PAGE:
PowerShell – Start getting your Computer Last BootUp Time

The PowerShell community has done an Excellent job in providing LOTs of sample codes. But sometime can be very intimidating for a beginner to understand. Well, PowerShell can be both simple, and complicated but not impossible to learn.

Is good to know there are other ways other to get the same or similar result. And I’m not against it because you can even integrate those solutions into PowerShell.

BUT, you need to realized this is a SKILL you need nowadays. PowerShell can’t be ignore any more. If you don’t build up this skill then you’re probably going to lose a job opportunity.

Now, here’s a series of oneliners to assist you in getting the computer BootUp time information:

## - Simple way to start knowing your PSobject
$x = get-wmiObject -Class Win32_OperatingSystem -Computername "YourComputerName";

## - Discovering you PSobject content:
$x | get-member;

## - Sample getting the PSObject 'Property' names for computername and Lastboottime:
$x | Select csname, LastBootUpTime;

## - Need to use the "ConvertToDateTime" script method which is in your PSobject $x:
$x.ConvertToDateTime($x.LastBootUpTime);

## - Wee need to create a one-liner to display the date/time correctly
## - using scriptblock expression:
$x | Select csname, `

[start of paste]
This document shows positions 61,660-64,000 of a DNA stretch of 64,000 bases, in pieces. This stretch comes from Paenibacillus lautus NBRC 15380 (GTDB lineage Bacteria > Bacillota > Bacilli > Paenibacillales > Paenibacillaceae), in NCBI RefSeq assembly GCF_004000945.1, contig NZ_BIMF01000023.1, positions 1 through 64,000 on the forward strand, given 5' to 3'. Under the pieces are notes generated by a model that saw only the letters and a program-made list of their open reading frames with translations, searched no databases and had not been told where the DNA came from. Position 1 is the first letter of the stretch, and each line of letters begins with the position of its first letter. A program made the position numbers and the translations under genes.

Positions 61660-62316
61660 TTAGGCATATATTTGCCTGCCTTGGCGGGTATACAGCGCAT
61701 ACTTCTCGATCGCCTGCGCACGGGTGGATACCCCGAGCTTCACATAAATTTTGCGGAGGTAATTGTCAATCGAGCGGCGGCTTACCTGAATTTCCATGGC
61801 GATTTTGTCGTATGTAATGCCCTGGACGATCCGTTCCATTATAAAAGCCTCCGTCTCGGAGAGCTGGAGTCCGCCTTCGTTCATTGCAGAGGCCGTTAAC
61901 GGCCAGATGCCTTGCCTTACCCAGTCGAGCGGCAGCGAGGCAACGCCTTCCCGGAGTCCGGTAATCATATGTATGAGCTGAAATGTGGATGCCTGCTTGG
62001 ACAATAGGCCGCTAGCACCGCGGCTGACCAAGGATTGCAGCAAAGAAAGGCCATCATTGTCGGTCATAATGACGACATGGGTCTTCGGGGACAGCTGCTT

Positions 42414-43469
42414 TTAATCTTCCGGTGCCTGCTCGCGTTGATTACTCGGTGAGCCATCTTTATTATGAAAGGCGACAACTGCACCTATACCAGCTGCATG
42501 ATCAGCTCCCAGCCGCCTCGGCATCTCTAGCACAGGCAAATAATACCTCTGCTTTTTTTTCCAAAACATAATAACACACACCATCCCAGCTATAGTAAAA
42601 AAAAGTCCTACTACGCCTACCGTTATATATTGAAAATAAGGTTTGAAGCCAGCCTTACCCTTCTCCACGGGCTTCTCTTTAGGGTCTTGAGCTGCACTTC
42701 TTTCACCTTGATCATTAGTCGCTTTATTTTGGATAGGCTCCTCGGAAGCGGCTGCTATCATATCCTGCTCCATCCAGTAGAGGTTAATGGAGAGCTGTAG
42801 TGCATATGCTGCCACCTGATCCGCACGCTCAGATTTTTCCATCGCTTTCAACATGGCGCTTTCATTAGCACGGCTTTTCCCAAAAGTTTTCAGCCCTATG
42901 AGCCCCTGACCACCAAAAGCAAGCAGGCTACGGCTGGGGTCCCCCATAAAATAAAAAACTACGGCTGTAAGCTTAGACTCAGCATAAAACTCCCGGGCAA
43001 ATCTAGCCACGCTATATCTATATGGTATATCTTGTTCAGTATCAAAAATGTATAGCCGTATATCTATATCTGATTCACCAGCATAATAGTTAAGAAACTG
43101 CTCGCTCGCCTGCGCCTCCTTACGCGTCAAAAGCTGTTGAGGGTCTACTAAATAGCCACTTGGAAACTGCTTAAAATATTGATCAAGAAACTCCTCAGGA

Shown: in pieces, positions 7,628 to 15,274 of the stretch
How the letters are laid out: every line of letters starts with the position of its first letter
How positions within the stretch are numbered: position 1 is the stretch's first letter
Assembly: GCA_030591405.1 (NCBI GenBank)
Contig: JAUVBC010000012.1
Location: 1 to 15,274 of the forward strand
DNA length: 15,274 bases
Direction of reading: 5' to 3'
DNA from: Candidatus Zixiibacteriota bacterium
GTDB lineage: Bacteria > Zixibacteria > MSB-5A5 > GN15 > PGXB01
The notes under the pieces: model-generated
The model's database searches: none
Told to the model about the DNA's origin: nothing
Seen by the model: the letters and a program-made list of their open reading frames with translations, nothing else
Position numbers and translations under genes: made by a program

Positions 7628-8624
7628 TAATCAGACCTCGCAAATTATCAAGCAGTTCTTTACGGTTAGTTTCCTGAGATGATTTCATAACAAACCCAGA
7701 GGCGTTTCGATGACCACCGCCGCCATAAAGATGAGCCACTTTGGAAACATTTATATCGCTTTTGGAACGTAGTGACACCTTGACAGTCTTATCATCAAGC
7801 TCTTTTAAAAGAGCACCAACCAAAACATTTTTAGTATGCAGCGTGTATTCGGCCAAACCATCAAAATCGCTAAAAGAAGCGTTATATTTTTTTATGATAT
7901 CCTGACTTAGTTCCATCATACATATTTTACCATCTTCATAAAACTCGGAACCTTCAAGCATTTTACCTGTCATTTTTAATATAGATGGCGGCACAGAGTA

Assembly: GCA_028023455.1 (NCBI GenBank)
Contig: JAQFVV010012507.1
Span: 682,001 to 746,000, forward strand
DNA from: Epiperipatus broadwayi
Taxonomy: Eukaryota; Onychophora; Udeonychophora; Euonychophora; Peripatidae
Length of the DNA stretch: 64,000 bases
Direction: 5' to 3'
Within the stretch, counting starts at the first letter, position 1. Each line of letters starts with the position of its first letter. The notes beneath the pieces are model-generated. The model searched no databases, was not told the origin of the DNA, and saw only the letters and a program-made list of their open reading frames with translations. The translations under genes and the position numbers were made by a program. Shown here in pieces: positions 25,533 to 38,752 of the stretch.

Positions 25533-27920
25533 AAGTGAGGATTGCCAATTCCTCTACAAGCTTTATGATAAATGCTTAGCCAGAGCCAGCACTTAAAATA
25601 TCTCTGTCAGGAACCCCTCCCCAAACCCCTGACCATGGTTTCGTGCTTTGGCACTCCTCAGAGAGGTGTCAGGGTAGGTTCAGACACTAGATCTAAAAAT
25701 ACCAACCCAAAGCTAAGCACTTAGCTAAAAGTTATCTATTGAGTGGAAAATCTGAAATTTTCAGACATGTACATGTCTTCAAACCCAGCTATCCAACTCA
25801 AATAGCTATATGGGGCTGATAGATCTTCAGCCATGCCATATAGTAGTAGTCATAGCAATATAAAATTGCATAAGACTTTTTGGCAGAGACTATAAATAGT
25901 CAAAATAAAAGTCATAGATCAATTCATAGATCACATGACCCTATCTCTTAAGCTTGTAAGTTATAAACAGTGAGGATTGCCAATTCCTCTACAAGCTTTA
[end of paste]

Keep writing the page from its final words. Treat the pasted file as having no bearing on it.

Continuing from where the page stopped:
@{label='MyLastBootUpTime';Expression={$_.ConvertToDateTime($_.LastBootUpTime)};} `
   | format-table -autosize;

## - Now, pay attention to the Get-member results and you'll find the following methods:
#  Reboot()
#  SetDateTime()
#  Shutdown()
#  Win32Shutdown()
#  Win32ShutdownTracker()
## - You will realized the PSObject you just created can be use to perform
## - task such as: reboot or shutdown.

## - This is an example to create an Array list of servernames:
$srvList = @("Server1","Server2","Server3");

###### BUILDING A SCRIPT with above onliners ########
## - Now we need to loop through each of the servers in the array with 'Foreach'
## - and display the results on screen:

$srvList = @("Server1","Server2","Server3");

foreach($server in $Srvlist)
{
 $x = get-wmiObject -Class Win32_OperatingSystem -Computername $server;
 $x | Select csname, `
   @{label='MyLastBootUpTime';Expression={$_.ConvertToDateTime($_.LastBootUpTime)};} `
   | format-table -autosize;
};

## OR, the next sample will create a PSObject from you looping results:

$srvList = @("Server1","Server2","Server3");

[array] $myUpTimeList = foreach($server in $Srvlist)
{
 $x = get-wmiObject -Class Win32_OperatingSystem -Computername $server;
 $x | Select csname, `
   @{label='MyLastBootUpTime';Expression={$_.ConvertToDateTime($_.LastBootUpTime)};};
};

$myUpTimelist | ft -auto;

## - End of scripts

This is your starting code block. This code can be improved to suite your need by adding more PSobject properties and/or routing the results to an output file.

I hope this can give some insight on how PowerShell can help in your admin tasks.

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